The trouble started after we were betrothed and signed the marriage agreement at our engagement. That same spring Mary had left abruptly to visit her old cousin Elizabeth in Judea. She was gone three whole months. After she got back, people started wondering out loud if she were pregnant.
It was cloudy the day when I finally confronted her with the gossip. "Mary," I asked at last, "are you going to have a baby?"
Her clear brown eyes met mine. She nodded.
I didn't know what to say. "Who?" I finally stammered.
Mom, Mary and I had never acted improperly--even after we were betrothed.
Mary looked down. "Joseph," she said. "There's no way I can explain. You couldn't understand. But I want you to know I've never cared for anyone but you." She got up, gently took my hands in hers, kissed each of them as if it were the last time she would ever do that again, and then turned towards home. She must have been dying inside. I know I was.
The rest of the day I stumbled through my chores. It's a wonder I didn't hurt myself in the woodshop. At first I was angry and pounded out my frustrations on the doorframe I was making. My thoughts whirled so fast I could hardly keep my mind on my work. At last I decided just to end the marriage contract with a quiet divorce. I loved her too much to make a public scene.
I couldn't talk to you. Or anyone, for that matter. I went to bed early and tried to sleep. Her words came to me over and over. "I've never cared for anyone but you.... I've never cared for anyone but you...." How I wished I could believe her!
I don't know when I finally fell asleep. Mom, I had a dream from God. An angel of the Lord came to me. His words pulsated through my mind so intensely I can remember them as if it were yesterday.
"Joseph, son of David," he thundered, "do not fear to take Mary home as your wife, because what is conceived in her is from the Holy Spirit."
I couldn't believe my ears, Mom. This was the answer! The angel continued, "She will give birth to a son, and you are to give him the name Jesus, because he will save his people from their sins."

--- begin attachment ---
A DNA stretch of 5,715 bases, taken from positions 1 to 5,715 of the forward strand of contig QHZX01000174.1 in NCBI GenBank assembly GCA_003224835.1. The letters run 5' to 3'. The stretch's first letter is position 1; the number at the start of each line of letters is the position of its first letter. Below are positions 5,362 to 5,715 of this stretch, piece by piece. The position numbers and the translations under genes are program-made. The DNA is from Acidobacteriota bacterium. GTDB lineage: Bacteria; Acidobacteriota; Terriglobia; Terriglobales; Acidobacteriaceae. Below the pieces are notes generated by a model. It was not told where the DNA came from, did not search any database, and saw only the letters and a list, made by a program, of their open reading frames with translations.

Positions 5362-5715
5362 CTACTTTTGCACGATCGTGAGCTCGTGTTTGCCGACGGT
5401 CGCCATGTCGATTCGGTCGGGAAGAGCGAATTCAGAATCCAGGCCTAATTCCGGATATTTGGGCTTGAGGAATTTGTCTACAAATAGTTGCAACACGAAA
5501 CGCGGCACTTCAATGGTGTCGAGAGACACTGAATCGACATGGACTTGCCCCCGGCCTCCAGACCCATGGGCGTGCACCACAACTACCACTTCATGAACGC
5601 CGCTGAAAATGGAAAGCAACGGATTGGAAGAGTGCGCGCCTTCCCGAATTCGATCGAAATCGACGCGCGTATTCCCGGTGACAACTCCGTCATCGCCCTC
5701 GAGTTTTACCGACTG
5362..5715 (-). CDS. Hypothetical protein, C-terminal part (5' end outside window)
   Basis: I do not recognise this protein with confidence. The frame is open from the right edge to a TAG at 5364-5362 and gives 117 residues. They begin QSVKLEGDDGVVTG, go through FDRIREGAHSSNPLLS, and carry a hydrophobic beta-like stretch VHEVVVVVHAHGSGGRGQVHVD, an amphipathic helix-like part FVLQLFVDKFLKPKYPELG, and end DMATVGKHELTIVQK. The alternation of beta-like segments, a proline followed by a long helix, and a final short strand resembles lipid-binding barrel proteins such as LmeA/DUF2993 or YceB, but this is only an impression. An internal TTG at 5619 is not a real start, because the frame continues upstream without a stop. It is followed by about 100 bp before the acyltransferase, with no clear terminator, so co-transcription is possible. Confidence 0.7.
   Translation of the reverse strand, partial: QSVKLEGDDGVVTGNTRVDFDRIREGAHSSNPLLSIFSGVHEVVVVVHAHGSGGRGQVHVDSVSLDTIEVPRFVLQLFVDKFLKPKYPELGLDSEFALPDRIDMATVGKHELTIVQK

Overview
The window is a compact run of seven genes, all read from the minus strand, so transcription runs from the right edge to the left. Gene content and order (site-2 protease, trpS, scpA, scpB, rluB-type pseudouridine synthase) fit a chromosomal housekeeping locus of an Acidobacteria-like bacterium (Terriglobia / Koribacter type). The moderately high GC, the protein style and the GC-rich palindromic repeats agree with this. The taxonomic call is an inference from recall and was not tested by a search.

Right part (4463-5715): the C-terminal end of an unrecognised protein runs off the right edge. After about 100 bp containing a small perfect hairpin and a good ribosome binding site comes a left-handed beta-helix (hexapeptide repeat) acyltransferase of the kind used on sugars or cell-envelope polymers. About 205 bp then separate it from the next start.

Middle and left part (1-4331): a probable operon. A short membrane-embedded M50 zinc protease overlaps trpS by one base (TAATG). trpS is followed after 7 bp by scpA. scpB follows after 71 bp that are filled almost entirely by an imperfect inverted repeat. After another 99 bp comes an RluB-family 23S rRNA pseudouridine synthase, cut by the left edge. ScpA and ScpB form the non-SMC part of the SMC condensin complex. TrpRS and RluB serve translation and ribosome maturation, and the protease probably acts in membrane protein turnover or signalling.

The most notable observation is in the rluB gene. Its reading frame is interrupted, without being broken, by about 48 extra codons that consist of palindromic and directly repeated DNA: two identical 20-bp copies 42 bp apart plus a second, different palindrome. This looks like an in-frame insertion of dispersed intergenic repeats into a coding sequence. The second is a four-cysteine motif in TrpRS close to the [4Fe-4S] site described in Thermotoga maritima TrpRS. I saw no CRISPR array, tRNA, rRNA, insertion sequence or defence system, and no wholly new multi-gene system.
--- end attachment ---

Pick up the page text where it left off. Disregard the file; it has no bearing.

The angel gripped my shoulders with his huge hands. For a long moment his gaze pierced deep within me. Just as he turned to go, I think I saw a smile on his shining face.
I sat bolt upright in bed. No sleep after that! I tossed about for a while, going over the words in my mind. Then I got up and dressed quietly so I wouldn't wake you.
I must have walked for miles beneath the moonless sky. Stars pricked the blackness like a thousand tiny pinpoints. A warm breeze blew on my face.
I sang to the Lord, Mom. Yes, me, singing, if you can imagine that. I couldn't contain my joy. I told Him that I would take Mary and care for her. I told Him I would watch over her--and the child--no matter what anyone said.
I got back just as the sun kissed the hilltops. I don't know if you still recall morning, Mom. I can see it in my mind's eye as if it were yesterday. You were feeding the chickens, surprised to see me out. Remember?
"Sit down," I said to you. "I've got to tell you something." I took your arm and helped you find a seat on the big rock out back. "Mom," I said, "I'm going to bring Mary home as my wife. Can you help make a place for her things?"
You were silent a long time. "You do know what they're saying, don't you, son?" you said at last, your eyes glistening.
"Yes, Mom, I know."
Your voice started to rise. "If your father were still alive, he'd have some words, I'll tell you. Going about like that before you are married. Disgracing the family and all. You... you and Mary ought to be ashamed of yourselves!"
You'd never have believed me if I'd tried to explain, so I didn't. Unless the angel had spoken to you, you'd have laughed me to scorn.
"Mom, this is the right thing to do," I said.
And then I started talking to you as if I were the head of the house. "When she comes I don't want one word to her about it," I sputtered. "She's your daughter-in-law, you'll respect her. She'll need your help if she's to bear the neighbors' wagging tongues!"
I'm sorry, Mom. You didn't deserve that. You started to get up in a huff.
"Mom," I murmured, "I need you." You took my hand and got to your feet, but the fire was gone from your eyes.
"You can count on me, Joseph," you told me with a long hug. And you meant it. I never heard another word. No bride could hope for a better mother-in-law than you those next few months.
Mom, after I left you, I went up the road to Mary's house and knocked. Her mother glared at me as she opened the door. Loudly, harshly she called into the house, "It's Joseph!" almost spitting out my name as she said it.
My little Mary came out cringing, as if she expected me give her the back of my hand, I suppose. Her eyes were red and puffy. I can just imagine what her parents had said.